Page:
Megan Thee Stallion has penned a powerful op-ed article for The New York Times about the importance of protecting Black women, her own traumatic shooting and more. In the article, the rapper reflected on the public scrutiny she faced after speaking publicly about the incident.
“I was recently the victim of an act of violence by a man,” she wrote. “... My initial silence about what happened was out of fear for myself and my friends. Even as a victim, I have been met with skepticism and judgment. The way people have publicly questioned and debated whether I played a role in my own violent assault proves that my fears about discussing what happened were, unfortunately, warranted.”
“[Violence against women] happens because too many men treat all women as objects, which helps them to justify inflicting abuse against us when we choose to exercise our own free will,” she continued. “The issue is even more intense for Black women, who struggle against stereotypes and are seen as angry or threatening when we try to stand up for ourselves and our sisters. There’s not much room for passionate advocacy if you are a Black woman.”
The Houston native referenced societal examples of institutionalized racism and sexism, such as the high mortality rates for pregnant Black women and the disproportionate amount of gun violence against transgender or gender-nonconforming Black people. Furthermore, she pointed to her own career, where she’s been continuously compared to other women in hip hop, despite being a record-breaking and highly successful rapper in her own right.
“In every industry, women are pitted against one another, but especially in hip hop, where it seems as if the male-dominated ecosystem can handle only one female rapper at a time,” she wrote in the piece. “Countless times, people have tried to pit me against Nicki Minaj and Cardi B, two incredible entertainers and strong women. I’m not ‘the new’ anyone; we are all unique in our own ways.”
After she was shot, Megan tweeted about protecting Black women and shared the message again during her recent performance on “Saturday Night Live.” The concert also drew attention for calling out Kentucky Attorney General Daniel Cameron, who announced the charges in Breonna Taylor’s case last month.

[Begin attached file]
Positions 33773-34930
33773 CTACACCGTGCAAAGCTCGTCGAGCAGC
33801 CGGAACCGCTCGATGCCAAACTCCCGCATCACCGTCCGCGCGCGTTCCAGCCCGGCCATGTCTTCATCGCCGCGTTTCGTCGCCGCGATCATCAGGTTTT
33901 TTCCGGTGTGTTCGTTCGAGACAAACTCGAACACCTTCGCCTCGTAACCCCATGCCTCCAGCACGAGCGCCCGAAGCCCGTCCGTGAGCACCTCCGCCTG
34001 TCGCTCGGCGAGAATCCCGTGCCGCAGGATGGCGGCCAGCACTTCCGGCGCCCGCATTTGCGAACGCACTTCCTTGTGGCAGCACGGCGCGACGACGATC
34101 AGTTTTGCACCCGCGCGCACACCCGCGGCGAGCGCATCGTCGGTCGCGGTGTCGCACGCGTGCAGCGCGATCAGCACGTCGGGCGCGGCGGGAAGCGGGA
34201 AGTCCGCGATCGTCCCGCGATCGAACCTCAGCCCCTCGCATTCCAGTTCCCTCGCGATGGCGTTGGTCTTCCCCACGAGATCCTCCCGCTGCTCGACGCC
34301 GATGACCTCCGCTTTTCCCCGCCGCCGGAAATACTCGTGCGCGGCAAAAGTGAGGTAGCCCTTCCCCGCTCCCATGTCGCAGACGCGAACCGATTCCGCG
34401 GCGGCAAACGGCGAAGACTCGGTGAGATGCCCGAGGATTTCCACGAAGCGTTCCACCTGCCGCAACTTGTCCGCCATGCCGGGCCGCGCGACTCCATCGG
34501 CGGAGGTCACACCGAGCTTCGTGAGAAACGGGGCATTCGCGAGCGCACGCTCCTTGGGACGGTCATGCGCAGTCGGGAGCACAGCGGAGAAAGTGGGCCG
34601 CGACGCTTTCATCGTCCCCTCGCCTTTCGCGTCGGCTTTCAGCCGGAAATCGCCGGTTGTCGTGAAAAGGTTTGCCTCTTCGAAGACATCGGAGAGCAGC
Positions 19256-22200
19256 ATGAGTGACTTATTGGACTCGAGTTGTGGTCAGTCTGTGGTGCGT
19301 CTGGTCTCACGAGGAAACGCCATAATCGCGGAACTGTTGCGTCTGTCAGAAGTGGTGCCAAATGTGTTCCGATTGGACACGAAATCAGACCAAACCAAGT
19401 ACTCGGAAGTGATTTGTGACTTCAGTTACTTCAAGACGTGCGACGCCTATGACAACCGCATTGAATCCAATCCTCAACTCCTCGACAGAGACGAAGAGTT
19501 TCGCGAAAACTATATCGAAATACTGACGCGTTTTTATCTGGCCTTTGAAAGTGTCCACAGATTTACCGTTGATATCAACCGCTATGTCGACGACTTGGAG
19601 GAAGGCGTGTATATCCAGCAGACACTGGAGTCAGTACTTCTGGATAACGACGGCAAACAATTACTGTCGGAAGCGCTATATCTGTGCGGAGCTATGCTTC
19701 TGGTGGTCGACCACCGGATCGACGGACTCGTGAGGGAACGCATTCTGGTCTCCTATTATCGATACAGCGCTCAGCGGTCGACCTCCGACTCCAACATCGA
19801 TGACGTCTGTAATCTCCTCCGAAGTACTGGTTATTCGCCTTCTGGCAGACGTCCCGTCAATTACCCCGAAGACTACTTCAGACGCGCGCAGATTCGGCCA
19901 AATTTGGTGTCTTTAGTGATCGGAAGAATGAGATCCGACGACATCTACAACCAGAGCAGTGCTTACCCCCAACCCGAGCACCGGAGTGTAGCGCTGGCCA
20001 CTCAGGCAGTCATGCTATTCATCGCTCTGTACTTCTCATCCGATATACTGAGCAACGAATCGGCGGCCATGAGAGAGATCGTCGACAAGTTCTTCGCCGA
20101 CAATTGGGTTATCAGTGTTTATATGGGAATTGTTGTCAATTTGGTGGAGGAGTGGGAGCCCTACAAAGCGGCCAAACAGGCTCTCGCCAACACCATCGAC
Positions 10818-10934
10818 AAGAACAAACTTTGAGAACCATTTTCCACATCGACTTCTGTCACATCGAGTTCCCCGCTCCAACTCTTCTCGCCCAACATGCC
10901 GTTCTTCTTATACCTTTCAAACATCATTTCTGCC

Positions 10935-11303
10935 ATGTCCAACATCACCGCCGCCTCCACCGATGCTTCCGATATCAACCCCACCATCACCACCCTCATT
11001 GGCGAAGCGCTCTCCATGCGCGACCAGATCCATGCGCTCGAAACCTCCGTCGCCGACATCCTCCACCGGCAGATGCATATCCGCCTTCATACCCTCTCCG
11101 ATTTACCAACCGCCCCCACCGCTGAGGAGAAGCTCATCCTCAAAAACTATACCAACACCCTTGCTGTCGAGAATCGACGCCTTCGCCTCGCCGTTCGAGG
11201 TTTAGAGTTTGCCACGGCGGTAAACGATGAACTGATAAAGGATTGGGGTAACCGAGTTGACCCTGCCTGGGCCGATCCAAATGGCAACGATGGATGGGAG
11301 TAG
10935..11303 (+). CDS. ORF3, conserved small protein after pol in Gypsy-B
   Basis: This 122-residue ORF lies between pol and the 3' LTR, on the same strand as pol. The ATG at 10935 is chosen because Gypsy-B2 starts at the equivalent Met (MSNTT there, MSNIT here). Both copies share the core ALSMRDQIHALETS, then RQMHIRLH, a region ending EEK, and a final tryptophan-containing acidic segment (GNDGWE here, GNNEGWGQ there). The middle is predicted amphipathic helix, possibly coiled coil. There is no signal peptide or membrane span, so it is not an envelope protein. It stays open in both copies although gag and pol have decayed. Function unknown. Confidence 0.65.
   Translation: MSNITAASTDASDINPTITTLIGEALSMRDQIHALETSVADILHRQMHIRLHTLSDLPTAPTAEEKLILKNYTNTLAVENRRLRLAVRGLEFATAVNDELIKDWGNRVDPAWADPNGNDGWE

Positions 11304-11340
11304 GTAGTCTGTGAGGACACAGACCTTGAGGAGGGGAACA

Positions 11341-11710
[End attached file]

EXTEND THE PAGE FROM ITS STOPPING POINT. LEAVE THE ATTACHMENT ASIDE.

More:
“I anticipated some backlash,” she wrote of the experience. “... But you know what? I’m not afraid of criticism.”
“We live in a country where we have the freedom to criticize elected officials. And it’s ridiculous that some people think the simple phrase ‘Protect Black women’ is controversial,” she continued. “We deserve to be protected as human beings. And we are entitled to our anger about a laundry list of mistreatment and neglect that we suffer.”
Read Megan’s article — where she covers body image, positive mole models, Black women in politics and more — in its entirety here. The “WAP” rhymer also recently graced TIME Magazine’s 100 Most Influential People of 2020 list and launched a college scholarship for women of color.
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“There’s not much room for passionate advocacy if you are a Black woman,” writes Megan @theestallion. “But you know what? I’m not afraid of criticism.” In America, everyone has the freedom to speak out against injustices and criticise those who are elected to serve, Megan says, and Black women should be considered no exception: “We are entitled to our anger about a laundry list of mistreatment and neglect that we suffer.” This November, that anger will be reflected in the ballot box. But, Megan says, the fight by Black women for their rights will last way beyond. Click the bio to read Megan's Op-Ed in full Charlie Owens #blackwomen #blackpolitics #uselection #2020election #election2020 #nytopinion